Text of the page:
German Swiss International School’s governance problems flagged by Hong Kong judge

  • Education and justice minsters alerted as school is engulfed in fierce debate over German language requirements for board members
  • Nearly three-quarters of institution’s 1,200 students study the English curriculum
South China Morning Post |
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Hong Kong’s German Swiss International School (GSIS) is embroiled in a fierce debate over German language requirements for its board members. (Photo: Xiaomei Chen/SCMP)

A court case over the German Swiss International School’s (GSIS) language policy for board members has ended with a judge questioning the school’s ability to operate lawfully.

The legal issues began when school regulations – which require all board members to be fluent in written and spoken German, conduct meetings in German and elect a chairman and two deputy chairmen with a German-speaking background – were challenged in court. This came after three Chinese parents were elected as the school’s board directors last year but were given the title of only “pending director” as they did not speak German.

The school has 1,200 students this year, and nearly three-quarters of them study the English curriculum.

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In June, High Court judge, Mr Justice Jonathan Harris, found the articles constituted “impermissible discrimination on grounds of race under Hong Kong’s Race Discrimination Ordinance”.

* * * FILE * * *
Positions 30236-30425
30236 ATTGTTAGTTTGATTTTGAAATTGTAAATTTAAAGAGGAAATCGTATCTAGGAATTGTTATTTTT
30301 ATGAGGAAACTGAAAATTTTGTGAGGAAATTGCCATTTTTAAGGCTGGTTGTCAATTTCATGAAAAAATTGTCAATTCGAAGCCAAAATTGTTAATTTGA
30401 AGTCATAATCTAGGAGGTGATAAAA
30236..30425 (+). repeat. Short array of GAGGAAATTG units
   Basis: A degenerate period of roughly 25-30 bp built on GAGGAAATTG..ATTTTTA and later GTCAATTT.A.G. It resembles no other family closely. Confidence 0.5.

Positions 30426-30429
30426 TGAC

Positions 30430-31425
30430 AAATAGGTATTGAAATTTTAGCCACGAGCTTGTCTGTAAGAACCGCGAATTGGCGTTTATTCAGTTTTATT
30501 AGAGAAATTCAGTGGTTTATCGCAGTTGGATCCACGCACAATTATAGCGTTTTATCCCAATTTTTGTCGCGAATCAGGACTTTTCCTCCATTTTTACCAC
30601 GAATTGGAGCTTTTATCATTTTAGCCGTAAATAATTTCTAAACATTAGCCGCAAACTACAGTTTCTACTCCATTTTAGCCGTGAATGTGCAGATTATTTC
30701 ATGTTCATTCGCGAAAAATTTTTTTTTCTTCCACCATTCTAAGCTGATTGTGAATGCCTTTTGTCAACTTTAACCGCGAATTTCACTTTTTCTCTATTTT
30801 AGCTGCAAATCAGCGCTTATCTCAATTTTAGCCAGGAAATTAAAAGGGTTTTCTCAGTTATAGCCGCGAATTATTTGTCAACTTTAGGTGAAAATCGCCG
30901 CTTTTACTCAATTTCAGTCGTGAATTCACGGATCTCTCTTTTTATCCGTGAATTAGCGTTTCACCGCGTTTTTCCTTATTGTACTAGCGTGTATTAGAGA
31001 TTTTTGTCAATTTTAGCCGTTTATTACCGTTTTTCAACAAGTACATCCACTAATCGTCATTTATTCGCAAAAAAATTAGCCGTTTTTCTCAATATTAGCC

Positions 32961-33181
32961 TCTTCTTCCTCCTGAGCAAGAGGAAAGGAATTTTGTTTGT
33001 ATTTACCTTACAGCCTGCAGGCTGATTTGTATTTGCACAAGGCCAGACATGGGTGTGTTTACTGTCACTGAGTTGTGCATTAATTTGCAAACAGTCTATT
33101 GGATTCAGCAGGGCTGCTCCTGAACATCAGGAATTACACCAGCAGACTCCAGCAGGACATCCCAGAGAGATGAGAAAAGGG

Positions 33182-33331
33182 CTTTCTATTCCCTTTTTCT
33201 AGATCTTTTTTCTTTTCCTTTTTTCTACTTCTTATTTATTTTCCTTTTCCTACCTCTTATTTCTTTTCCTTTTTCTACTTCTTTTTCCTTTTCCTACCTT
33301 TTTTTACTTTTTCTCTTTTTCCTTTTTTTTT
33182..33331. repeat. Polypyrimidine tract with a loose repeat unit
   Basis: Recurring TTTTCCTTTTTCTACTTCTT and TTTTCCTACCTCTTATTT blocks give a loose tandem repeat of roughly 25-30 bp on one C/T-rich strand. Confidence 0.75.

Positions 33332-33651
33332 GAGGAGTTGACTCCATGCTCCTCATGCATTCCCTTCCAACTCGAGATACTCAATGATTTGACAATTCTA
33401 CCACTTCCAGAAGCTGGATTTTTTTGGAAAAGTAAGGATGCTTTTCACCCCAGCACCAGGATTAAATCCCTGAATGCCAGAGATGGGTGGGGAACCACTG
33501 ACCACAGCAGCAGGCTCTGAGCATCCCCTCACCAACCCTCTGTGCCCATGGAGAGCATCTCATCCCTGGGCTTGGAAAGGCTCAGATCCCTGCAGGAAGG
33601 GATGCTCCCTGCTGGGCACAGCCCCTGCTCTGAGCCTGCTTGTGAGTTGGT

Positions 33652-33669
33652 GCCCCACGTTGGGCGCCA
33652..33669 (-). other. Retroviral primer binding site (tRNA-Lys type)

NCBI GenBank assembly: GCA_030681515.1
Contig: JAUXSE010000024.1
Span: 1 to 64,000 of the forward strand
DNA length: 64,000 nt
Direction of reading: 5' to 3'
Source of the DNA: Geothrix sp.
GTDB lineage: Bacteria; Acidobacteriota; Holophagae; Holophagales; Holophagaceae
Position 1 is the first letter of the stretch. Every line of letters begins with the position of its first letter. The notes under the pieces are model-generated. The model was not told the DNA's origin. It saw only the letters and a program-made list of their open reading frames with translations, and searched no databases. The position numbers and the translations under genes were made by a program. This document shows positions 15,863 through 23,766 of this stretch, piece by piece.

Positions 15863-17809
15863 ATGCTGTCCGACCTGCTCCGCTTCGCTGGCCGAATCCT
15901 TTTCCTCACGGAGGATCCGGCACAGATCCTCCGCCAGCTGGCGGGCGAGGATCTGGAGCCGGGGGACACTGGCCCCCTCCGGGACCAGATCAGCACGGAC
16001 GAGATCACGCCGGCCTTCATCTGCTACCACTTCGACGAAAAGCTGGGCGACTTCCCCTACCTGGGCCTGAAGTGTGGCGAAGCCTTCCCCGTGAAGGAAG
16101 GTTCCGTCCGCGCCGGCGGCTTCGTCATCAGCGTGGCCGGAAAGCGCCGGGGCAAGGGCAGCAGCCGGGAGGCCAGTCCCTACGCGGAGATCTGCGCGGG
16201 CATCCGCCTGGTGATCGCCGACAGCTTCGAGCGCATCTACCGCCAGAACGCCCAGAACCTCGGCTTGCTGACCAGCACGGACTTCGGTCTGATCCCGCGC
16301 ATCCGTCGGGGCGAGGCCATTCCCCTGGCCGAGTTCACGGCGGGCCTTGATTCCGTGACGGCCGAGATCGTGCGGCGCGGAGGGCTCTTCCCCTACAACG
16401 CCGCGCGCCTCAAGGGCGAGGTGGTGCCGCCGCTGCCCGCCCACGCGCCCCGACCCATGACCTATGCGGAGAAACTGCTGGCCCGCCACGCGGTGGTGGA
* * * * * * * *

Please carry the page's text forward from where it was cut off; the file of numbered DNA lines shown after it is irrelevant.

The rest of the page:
After a meeting in July, four members from the school’s board of directors were removed, which dropped it below the minium membership required to make decisions.

Harris said the evidence described “a troubling deterioration in the [school’s] governance” as disagreements on the composition of the board were becoming “an intractable and unpleasant dispute” among members and “increasingly bitter and unconstructive”. The judge forwarded the decision for follow-up by the government, informing the Education Secretary and Secretary for Justice.

GSIS director of advancement Suzannah Denness said the organisation would respect the court’s decision.

“Equality, fairness and eradication of all forms of discrimination are some of the core values of this board and the school,” she said.

An Education Bureau spokesman said school operations must comply with the relevant ordinances, regulations and guidelines. “The bureau will keep in touch with the school and provide suitable support,” he said.

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